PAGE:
Forgiveness and its reason
Jesson, S.N. (2011) Forgiveness and its reason. PhD thesis, University of Nottingham.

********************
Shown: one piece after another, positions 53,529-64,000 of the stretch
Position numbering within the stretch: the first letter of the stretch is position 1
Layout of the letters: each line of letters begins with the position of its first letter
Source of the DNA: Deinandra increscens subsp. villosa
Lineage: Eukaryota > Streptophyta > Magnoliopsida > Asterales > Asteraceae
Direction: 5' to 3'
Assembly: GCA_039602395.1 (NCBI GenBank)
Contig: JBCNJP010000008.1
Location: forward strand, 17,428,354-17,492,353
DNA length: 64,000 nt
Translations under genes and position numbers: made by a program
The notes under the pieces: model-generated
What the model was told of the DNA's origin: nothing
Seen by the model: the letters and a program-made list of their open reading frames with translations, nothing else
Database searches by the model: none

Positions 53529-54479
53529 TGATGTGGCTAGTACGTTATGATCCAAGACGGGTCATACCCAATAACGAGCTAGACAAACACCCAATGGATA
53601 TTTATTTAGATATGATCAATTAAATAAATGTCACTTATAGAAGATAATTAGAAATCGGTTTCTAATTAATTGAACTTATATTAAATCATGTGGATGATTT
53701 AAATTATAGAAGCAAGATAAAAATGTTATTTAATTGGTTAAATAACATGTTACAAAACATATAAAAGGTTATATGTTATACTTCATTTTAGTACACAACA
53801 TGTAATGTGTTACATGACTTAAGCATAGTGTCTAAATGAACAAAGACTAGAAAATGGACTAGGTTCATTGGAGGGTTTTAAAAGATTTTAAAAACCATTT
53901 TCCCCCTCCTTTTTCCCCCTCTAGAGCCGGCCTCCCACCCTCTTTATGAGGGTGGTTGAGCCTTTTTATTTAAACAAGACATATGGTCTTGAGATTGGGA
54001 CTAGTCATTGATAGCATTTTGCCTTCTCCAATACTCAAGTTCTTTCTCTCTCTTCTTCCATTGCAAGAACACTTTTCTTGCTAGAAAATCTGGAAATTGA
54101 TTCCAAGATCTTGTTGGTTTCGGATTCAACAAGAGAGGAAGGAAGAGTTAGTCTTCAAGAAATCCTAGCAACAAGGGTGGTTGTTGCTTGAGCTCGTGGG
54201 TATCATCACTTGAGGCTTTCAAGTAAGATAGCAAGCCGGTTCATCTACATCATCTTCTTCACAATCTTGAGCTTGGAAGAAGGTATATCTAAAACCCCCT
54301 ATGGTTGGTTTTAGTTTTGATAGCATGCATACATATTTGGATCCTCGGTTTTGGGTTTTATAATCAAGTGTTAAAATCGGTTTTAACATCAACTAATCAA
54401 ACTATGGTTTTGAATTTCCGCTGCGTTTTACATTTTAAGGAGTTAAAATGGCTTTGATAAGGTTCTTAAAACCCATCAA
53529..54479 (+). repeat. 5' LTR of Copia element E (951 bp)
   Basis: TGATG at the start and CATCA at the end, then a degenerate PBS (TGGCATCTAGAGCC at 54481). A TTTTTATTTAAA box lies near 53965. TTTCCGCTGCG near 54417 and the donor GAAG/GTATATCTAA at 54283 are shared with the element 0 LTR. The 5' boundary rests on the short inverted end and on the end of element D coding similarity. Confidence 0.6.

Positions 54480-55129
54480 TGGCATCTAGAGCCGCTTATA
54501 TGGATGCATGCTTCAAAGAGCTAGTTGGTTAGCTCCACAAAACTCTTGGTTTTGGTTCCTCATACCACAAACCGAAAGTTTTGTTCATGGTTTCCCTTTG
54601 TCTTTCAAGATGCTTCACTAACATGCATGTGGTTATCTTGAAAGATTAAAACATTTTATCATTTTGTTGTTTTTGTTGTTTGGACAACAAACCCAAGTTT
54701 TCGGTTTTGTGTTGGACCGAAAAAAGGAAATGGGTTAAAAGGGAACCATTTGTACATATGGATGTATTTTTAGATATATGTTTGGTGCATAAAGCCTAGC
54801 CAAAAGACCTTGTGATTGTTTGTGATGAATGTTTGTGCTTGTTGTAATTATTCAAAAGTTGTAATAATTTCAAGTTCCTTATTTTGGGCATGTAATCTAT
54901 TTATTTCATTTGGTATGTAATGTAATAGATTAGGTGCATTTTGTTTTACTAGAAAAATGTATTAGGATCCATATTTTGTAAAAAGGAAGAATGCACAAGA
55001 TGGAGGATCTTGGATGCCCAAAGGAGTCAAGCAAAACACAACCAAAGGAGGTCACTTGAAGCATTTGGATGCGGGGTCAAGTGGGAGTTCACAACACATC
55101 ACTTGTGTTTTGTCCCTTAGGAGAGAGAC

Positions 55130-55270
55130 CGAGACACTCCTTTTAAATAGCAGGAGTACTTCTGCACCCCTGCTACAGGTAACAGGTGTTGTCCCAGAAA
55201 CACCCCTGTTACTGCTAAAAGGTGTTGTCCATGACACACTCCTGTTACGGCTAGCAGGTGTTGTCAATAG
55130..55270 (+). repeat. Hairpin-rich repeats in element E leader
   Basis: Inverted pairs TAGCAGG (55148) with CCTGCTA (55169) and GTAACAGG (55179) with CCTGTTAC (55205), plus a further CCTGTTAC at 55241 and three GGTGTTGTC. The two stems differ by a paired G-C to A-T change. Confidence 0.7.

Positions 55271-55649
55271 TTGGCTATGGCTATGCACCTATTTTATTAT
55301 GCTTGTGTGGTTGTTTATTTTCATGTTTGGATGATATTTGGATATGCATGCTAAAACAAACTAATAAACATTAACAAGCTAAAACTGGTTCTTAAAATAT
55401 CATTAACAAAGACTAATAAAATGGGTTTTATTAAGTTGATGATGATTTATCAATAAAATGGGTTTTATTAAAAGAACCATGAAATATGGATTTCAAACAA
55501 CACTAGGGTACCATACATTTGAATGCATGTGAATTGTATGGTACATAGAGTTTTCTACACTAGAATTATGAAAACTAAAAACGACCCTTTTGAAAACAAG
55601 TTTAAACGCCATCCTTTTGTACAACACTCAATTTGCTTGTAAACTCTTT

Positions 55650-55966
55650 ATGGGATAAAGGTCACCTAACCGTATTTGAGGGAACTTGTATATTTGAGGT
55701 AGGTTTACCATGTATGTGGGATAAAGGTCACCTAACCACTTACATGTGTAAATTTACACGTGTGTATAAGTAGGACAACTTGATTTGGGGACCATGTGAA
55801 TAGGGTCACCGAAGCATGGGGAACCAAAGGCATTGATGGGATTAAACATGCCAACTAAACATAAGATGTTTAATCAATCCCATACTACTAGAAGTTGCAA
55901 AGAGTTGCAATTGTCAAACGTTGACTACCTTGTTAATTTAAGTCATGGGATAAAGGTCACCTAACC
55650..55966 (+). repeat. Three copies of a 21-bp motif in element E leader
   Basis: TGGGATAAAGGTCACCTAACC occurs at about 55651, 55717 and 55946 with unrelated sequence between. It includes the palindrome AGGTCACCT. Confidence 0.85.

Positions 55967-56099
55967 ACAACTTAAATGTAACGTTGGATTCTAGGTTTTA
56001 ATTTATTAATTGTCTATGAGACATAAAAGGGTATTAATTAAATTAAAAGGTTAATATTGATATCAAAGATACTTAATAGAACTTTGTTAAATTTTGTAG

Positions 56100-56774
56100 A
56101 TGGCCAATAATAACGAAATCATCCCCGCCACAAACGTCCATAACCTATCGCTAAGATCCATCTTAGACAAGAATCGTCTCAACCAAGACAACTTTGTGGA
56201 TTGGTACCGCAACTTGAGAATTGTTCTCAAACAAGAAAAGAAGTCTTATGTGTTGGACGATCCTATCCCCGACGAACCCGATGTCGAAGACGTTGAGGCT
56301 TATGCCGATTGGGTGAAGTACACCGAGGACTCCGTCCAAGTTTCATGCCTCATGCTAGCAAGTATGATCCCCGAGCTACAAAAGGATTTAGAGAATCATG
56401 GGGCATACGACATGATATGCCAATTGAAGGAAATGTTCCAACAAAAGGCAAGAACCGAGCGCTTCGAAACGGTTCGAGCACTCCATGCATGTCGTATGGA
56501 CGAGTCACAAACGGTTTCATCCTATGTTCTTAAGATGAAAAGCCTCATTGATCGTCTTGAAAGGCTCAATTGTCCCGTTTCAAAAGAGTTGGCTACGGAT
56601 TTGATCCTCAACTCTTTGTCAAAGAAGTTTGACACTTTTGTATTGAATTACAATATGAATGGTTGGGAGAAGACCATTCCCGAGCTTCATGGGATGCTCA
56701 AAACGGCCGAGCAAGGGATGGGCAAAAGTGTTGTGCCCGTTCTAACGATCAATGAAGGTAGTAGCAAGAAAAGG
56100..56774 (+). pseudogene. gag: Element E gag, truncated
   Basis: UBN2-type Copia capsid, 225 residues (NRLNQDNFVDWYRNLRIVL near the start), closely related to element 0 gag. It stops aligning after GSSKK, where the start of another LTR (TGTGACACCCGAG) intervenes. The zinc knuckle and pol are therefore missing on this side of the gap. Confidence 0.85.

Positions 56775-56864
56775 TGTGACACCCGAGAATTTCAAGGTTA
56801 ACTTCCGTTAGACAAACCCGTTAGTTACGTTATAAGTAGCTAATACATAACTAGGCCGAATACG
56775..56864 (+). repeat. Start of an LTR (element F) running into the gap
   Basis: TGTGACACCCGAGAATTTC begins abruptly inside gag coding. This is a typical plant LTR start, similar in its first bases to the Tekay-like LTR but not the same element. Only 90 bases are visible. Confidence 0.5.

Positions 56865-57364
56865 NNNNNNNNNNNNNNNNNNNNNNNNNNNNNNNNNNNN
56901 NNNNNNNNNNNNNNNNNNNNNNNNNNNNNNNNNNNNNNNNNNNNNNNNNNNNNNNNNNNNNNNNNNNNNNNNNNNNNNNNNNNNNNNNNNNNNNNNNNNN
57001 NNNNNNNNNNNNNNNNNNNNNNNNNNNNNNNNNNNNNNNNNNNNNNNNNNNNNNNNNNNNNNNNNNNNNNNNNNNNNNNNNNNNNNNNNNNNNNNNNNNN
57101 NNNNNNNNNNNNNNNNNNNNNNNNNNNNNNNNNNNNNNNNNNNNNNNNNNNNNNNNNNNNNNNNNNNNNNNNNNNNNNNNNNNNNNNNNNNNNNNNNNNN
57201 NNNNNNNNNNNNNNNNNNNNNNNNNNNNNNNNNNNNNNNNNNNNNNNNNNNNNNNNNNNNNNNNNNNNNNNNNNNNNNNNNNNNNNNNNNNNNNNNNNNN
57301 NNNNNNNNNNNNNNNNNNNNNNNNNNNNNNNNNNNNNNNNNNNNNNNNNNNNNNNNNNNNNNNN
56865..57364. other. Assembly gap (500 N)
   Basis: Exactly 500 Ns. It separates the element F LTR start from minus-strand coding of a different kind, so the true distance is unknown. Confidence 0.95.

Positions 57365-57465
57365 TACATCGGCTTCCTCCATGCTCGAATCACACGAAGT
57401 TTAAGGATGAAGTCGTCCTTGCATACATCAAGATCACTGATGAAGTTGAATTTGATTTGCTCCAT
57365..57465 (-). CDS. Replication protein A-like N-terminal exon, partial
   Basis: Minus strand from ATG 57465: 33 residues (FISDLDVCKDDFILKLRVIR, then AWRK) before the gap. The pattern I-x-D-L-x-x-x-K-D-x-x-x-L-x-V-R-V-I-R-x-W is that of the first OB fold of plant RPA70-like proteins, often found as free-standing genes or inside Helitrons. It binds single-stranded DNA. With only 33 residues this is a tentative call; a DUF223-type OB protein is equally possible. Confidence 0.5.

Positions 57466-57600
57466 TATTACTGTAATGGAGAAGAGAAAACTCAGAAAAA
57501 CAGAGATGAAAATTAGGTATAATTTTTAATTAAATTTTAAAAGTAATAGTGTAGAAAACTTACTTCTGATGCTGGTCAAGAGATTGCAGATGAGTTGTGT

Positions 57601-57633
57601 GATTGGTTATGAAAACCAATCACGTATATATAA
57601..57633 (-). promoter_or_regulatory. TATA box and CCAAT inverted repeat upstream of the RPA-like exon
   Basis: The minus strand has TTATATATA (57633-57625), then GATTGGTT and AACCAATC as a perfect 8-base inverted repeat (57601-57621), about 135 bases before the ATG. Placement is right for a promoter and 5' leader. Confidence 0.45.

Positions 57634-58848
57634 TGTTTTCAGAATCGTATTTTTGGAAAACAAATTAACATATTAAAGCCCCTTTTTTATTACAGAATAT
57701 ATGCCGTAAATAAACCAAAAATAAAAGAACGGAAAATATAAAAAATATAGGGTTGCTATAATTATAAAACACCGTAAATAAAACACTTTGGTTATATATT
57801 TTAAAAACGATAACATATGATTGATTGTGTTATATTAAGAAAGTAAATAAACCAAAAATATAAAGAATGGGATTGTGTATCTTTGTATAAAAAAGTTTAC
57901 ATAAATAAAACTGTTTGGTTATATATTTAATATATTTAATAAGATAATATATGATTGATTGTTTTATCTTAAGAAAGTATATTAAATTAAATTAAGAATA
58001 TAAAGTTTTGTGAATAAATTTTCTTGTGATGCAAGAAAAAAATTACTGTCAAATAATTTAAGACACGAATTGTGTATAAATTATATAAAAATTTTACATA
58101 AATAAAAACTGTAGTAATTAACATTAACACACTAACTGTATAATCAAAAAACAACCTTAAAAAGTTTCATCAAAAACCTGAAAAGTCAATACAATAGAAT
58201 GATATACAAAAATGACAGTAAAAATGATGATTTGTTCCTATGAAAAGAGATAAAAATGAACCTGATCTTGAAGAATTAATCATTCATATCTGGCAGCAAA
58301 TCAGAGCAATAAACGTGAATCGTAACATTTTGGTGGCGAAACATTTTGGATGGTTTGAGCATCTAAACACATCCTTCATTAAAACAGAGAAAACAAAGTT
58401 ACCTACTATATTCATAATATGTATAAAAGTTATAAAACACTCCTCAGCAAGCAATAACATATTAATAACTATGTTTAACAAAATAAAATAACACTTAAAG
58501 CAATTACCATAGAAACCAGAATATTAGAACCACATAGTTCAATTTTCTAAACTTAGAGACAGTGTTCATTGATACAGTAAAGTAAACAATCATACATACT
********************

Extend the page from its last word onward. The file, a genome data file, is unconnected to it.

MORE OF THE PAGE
Forgiveness might be said to involve a certain kind of intellectual suffering: we forgive, and are forgiven, whilst a great many questions remain undecided, and while it is far from obvious that they are unimportant. This thesis explores the way in which the difficulties in submitting forgiveness to thought may be significant. Contemporary accounts of forgiveness are put into creative dialogue with the work of Simone Weil, Rene Girard and Jacques Derrida in an attempt to assess different forms of approach to the resistance forgiveness offers to thought. Utilising the work of Simone Weil in particular, and through a creative interpretation of some of the gospel sayings from which the modern notion of forgiveness originates, the argument is made that forgiveness can be seen to involve a process of transformation of understanding that is akin to spirituality of death and resurrection. On this account, forgiveness is paradoxical and resistant to thought not because it involves a simple suspension of, or opposition to reasoned forms of judgment, but because it involves a way of holding together attitudes, concerns and insights that do not easily cohere. As such it calls for a ‘posture’ that cultivates and waits with this tension, rather than a theory that allows the meaning and goodness of forgiveness to appear unambiguously. In this sense forgiveness is an expression of a love that both hopes all things and bears all things; a way of accepting the worst whilst desiring the best.
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